About Caring Community Network of the Twin Rivers
Caring Community Network of the Twin Rivers (CCNTR) is a nonprofit organization established in 1996. The Network is active in a tricounty area that includes 12 towns in central New Hampshire. CCNTR member agencies include a wide range of local social services organizations (ranging from shelters, to elder care, drug abuse, and the Women with Infants and Children Program), a regional hospital, the chamber of commerce, a regional nursing association, a mental health service provider, schools, an affordable housing provider, a visiting nurse association, and a clergy association. The CCNTR board consists of 24 members; half of the members are community representatives, and the remainder represent different agencies.
CCNTR's Mission, Goals, and Objectives
CCNTR has been a participant in the Turning Point Program, which is funded by the W. K. Kellogg and Robert Wood Johnson Foundations, and directed by the National Association of County and City Health Officials with assistance from the University of Washington School of Public Health. CCNTR is one of three Turning Point project sites in the state of New Hampshire, but it is somewhat unique compared with the other projects in the state and projects in other states, as it works on the creation of local public health capacity in an area with limited public health staffing and infrastructure.
CCNTR has six main objectives, including: (1) improving access to health and mental health care; (2) establishing programs to lower youth risk behaviors related to substance abuse and other issues; (3) health promotion and disease prevention; (4) community/public health improvement; (5) increasing social capital, engagement in community health, and development; and (6) supporting the basic needs of individuals and families. There has been some progress in both planning and implementing activities in most areas. In 1998, for instance, CCNTR conducted a large-scale community needs assessment that revealed youth risk behaviors as a major issue, especially because teens do not have many available activities or opportunities for after-school and extracurricular entertainment. As a result, the community and CCNTR developed three strategies for addressing risk behaviors. The first two, which have already been funded and initiated in several communities, include school-based prevention curricula and structured after-school (3:00 to 7:00 p.m.) programs. The third strategy, not yet funded at the time of the site visit, is the alignment of community attitudes to enable recognition of risk and the involvement of adults in community wide prevention activities.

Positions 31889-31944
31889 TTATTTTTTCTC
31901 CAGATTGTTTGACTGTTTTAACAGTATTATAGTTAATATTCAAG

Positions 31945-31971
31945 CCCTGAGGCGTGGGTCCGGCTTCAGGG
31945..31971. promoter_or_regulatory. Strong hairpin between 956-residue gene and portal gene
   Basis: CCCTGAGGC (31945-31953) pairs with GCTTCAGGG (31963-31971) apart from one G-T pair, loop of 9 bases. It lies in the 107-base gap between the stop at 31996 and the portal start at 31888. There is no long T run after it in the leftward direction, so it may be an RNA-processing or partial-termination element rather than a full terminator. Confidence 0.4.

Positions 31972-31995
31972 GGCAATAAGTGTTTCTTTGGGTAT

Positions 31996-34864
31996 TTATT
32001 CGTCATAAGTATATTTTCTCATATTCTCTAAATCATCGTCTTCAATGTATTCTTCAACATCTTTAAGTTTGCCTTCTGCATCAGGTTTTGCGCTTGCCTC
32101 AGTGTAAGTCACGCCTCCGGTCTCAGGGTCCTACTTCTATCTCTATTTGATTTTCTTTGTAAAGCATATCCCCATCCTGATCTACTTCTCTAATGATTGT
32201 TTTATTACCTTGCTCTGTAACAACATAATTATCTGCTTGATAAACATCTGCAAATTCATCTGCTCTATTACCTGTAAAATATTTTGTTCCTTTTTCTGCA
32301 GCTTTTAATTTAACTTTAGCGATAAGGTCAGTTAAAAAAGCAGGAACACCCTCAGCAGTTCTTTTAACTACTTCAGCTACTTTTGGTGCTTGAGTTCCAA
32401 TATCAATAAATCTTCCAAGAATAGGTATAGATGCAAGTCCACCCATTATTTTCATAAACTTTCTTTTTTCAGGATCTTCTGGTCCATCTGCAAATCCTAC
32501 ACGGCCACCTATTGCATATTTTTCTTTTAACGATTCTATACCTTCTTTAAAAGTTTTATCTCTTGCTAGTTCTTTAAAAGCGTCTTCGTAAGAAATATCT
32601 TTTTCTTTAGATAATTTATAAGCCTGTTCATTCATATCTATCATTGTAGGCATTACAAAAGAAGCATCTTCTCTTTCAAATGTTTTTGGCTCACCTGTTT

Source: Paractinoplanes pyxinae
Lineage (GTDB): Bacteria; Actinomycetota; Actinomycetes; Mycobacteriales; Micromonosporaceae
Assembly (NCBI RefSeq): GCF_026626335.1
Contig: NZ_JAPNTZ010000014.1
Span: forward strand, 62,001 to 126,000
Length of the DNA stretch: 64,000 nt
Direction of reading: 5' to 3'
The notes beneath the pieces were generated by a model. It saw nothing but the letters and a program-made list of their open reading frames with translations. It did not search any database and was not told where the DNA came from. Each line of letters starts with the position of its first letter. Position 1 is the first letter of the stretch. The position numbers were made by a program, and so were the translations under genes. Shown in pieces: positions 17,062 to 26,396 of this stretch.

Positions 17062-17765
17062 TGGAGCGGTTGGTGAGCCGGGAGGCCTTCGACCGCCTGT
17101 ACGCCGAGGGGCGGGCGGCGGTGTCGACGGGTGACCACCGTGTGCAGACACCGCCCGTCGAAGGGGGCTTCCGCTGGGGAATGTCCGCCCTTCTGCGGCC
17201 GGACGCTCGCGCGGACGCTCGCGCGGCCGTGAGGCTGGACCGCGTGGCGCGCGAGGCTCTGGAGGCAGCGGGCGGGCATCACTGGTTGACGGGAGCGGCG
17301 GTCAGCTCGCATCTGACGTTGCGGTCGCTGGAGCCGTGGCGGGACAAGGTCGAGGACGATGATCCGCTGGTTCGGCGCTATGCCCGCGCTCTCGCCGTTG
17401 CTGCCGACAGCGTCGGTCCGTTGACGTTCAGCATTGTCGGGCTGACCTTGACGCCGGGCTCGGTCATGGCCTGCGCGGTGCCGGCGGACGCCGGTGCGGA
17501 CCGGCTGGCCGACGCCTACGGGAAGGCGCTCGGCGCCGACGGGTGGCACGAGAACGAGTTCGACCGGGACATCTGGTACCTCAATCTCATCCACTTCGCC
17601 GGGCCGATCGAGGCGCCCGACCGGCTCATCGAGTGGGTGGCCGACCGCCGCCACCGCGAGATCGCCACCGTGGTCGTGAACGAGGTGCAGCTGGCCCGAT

Public Health Infrastructure: Existing and Needed Capacity
As in most states, the public health infrastructure in New Hampshire has experienced certain difficulties. In New Hampshire, these stem from fragmentation, a lack of coordination between the state and local levels, limited resources, and other factors (Rhein et al., 2001). This means that effective communication, sharing of information, and the standardization of functions, services, and roles can be difficult to accomplish. Local public health entities function under separate and often dissimilar town ordinances. There is one public health laboratory for the entire state, and surveillance functions are covered by individual hospitals, at least in the Twin Rivers area. Unlike localities where there are health departments, a public health infrastructure, adequate facilities, and many public health workers to help facilitate and support community health improvement efforts, the Twin Rivers area does not have an easily visible public health presence. There is no official agency building, and the health officers (one in each town) are mostly semivolunteers who have other full-time jobs (e.g., a firefighter, a plumber, and a city legislator) in addition to their public health responsibilities. The services provided across the region are thus fragmented and reactive, as well as lacking in uniformity, because of local differences in policies and procedures. The collection of public health information, such as the collection of data by the state, has been recognized as one of the areas in need of improvement. For example, people at the local level have charged that the data collected by the state may skew or entirely miss the needs of small, heterogeneous local communities.